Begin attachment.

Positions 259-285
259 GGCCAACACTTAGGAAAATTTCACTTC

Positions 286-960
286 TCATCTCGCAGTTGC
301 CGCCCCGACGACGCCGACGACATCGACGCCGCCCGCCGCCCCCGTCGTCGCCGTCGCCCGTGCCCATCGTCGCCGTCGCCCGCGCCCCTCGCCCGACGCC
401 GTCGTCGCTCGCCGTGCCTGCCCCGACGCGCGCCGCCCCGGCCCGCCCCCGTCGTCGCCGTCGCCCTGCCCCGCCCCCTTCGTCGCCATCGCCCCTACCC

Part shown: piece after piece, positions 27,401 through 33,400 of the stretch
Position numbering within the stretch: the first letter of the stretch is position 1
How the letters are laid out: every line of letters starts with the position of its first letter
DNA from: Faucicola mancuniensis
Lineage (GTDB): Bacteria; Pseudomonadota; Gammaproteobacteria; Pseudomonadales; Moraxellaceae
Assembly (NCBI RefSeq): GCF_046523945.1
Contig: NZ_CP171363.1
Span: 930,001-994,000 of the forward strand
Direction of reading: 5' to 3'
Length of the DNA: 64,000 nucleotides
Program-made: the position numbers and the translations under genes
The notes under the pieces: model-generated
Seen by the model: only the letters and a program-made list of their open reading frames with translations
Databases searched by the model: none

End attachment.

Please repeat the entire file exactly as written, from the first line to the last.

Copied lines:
Positions 259-285
259 GGCCAACACTTAGGAAAATTTCACTTC

Positions 286-960
286 TCATCTCGCAGTTGC
301 CGCCCCGACGACGCCGACGACATCGACGCCGCCCGCCGCCCCCGTCGTCGCCGTCGCCCGTGCCCATCGTCGCCGTCGCCCGCGCCCCTCGCCCGACGCC
401 GTCGTCGCTCGCCGTGCCTGCCCCGACGCGCGCCGCCCCGGCCCGCCCCCGTCGTCGCCGTCGCCCTGCCCCGCCCCCTTCGTCGCCATCGCCCCTACCC

Part shown: piece after piece, positions 27,401 through 33,400 of the stretch
Position numbering within the stretch: the first letter of the stretch is position 1
How the letters are laid out: every line of letters starts with the position of its first letter
DNA from: Faucicola mancuniensis
Lineage (GTDB): Bacteria; Pseudomonadota; Gammaproteobacteria; Pseudomonadales; Moraxellaceae
Assembly (NCBI RefSeq): GCF_046523945.1
Contig: NZ_CP171363.1
Span: 930,001-994,000 of the forward strand
Direction of reading: 5' to 3'
Length of the DNA: 64,000 nucleotides
Program-made: the position numbers and the translations under genes
The notes under the pieces: model-generated
Seen by the model: only the letters and a program-made list of their open reading frames with translations
Databases searched by the model: none